But the onetime White House long shot who’s soared in recent months clarified minutes later, in an interview with Fox News, that “I would never wish for the economy to have a downturn because I know that lives get disrupted and in some cases even lost when there’s an economic downturn.”
The tech entrepreneur has become a serious contender for the Democratic nomination thanks to the popularity of his so-called "Freedom Dividend." That’s Yang’s universal basic income proposal to give each adult American $1,000 a month to ease the economic pain stemming from lost jobs due to automation and artificial intelligence. He says he’ll pay for the program by implementing a national value-added tax.
Democratic presidential candidate Andrew Yang greets audience members at a chamber of commerce event in Portsmouth, N.H., on Sept. 27, 2019
Speaking Friday morning at a local chamber of commerce event in New Hampshire, the state that holds the first presidential primary, Yang was asked by an audience member how a potential economic crisis or recession would impact his presidential campaign.
Yang answered: “I think that if we do have a downturn over this next period, it would likely be good for my campaign because I’m so focused on this set of issues, and I think it would actually increase the appeal and appetite for some of the measures I'm describing."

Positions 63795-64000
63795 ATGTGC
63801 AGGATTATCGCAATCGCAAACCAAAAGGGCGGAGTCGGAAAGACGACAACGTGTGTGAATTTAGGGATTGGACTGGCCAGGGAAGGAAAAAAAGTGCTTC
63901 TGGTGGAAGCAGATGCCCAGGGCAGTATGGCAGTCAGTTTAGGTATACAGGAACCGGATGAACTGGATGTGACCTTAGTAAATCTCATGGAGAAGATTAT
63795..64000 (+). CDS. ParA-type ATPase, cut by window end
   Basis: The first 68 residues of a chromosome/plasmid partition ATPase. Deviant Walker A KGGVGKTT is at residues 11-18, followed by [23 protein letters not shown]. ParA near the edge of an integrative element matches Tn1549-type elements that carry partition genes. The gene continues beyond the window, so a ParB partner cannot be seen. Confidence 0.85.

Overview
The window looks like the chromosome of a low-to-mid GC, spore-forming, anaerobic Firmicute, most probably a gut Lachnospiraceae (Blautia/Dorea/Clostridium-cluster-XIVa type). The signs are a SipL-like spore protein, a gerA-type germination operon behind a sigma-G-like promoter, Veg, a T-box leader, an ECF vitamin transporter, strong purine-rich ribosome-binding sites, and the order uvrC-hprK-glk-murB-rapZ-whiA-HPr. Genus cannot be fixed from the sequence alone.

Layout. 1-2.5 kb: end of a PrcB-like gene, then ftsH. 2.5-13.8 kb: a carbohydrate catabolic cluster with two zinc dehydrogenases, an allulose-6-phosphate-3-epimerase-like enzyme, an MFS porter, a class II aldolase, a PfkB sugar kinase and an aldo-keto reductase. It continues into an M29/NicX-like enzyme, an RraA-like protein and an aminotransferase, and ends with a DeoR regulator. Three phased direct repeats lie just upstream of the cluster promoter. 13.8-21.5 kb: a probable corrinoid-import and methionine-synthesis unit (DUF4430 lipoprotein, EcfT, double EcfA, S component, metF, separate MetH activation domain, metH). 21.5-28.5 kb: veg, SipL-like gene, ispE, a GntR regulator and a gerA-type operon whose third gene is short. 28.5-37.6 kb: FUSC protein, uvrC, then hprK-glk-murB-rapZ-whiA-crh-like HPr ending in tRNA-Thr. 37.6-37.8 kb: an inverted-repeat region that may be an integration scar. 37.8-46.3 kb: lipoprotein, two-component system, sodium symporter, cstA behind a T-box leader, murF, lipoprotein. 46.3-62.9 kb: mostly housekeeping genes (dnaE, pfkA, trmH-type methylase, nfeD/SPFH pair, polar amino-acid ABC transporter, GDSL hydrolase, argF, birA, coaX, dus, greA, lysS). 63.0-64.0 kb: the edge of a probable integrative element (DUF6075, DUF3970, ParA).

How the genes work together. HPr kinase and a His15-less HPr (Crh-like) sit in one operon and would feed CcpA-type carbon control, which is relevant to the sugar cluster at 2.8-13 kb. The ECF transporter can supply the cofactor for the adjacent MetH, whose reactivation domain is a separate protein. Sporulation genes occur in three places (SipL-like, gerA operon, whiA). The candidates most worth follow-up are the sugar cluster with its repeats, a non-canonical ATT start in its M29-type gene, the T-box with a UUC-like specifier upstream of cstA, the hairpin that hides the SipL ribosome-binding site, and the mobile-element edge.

But a few minutes later the candidate told Fox News and the New Hampshire-based Seacoast Media Group that he’s not rooting for the economy to go south.
“When I was asked a question how would it affect my campaign, I think most people would agree that if there is a downturn, the party in power or in office generally has a harder time getting reelected. But I would never wish for that,” he said.
President Trump in recent months has repeatedly dismissed fears of an impending recession, and he and some other Republicans have accused Democrats and the mainstream media of rooting for an economic downturn.
Democratic presidential candidates have mostly avoided any appearance of cheering for a recession, which of course could harm the finances of the very voters they’re courting.
Yang, in answering the question about a potential economic downturn, pointed to the government’s efforts last decade to rebound from last decade’s great recession “where we prioritized the banks” and the recent Trump tax cuts “where we prioritized” big corporations.
The candidate highlighted that “when I’m president, we’ll look around and say let’s actually strengthen our communities and our common folks directly and that’s going to be a way for us to get through whatever economic tensions are coming our way.”